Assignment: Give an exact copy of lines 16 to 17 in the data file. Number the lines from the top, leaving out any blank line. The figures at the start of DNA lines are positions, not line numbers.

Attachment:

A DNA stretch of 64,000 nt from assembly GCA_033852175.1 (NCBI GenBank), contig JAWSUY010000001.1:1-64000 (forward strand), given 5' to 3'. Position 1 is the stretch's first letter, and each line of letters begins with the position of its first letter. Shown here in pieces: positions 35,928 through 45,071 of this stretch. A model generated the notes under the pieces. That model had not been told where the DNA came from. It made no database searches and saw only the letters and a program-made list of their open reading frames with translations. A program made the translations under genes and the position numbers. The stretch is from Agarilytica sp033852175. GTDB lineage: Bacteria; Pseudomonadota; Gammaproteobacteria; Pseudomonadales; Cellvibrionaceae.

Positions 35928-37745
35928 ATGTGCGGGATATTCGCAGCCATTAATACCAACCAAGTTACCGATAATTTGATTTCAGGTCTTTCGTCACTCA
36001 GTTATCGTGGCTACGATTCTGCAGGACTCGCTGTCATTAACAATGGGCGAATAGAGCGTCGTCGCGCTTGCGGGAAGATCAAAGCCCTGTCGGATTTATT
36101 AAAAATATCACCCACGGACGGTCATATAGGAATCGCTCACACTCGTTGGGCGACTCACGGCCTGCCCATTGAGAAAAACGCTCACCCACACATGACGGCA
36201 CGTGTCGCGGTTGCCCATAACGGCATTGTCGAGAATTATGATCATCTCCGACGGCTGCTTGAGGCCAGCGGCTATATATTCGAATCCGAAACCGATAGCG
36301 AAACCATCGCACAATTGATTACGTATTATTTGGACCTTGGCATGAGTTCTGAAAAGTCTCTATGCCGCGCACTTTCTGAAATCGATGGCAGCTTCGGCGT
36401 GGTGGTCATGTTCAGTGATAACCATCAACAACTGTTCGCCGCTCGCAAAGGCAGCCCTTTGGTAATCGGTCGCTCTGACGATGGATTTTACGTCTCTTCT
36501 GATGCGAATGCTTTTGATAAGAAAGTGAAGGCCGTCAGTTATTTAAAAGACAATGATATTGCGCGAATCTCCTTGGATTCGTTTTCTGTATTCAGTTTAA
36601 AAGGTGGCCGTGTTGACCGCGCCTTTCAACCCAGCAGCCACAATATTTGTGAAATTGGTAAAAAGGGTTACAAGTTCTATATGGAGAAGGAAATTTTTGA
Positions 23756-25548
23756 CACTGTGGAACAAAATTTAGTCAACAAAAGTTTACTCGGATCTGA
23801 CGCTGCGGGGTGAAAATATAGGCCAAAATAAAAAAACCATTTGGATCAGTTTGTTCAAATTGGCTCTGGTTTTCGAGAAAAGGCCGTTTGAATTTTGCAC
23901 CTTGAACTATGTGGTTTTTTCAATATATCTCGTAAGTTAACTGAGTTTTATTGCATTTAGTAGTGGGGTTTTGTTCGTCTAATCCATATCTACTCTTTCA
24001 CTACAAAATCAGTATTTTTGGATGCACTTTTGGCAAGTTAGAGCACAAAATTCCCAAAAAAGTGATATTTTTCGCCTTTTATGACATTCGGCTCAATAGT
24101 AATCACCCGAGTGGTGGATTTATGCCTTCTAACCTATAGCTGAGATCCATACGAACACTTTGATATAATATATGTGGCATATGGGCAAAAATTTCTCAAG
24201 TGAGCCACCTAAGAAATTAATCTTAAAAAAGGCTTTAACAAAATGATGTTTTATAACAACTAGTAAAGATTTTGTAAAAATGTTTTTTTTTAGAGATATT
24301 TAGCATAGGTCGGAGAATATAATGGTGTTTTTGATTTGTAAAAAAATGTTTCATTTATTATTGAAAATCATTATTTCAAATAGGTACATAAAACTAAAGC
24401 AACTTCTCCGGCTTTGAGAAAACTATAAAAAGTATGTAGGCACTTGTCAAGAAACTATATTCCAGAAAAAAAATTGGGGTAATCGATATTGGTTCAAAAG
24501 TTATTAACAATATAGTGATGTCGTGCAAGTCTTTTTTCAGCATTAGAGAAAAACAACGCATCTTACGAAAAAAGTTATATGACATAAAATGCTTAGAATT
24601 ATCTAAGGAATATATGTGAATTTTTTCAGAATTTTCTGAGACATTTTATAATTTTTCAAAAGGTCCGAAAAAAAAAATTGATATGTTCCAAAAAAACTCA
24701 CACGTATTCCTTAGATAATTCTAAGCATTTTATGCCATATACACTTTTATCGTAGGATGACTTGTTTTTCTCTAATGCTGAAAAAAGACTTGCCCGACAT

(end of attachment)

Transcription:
24101 AATCACCCGAGTGGTGGATTTATGCCTTCTAACCTATAGCTGAGATCCATACGAACACTTTGATATAATATATGTGGCATATGGGCAAAAATTTCTCAAG
24201 TGAGCCACCTAAGAAATTAATCTTAAAAAAGGCTTTAACAAAATGATGTTTTATAACAACTAGTAAAGATTTTGTAAAAATGTTTTTTTTTAGAGATATT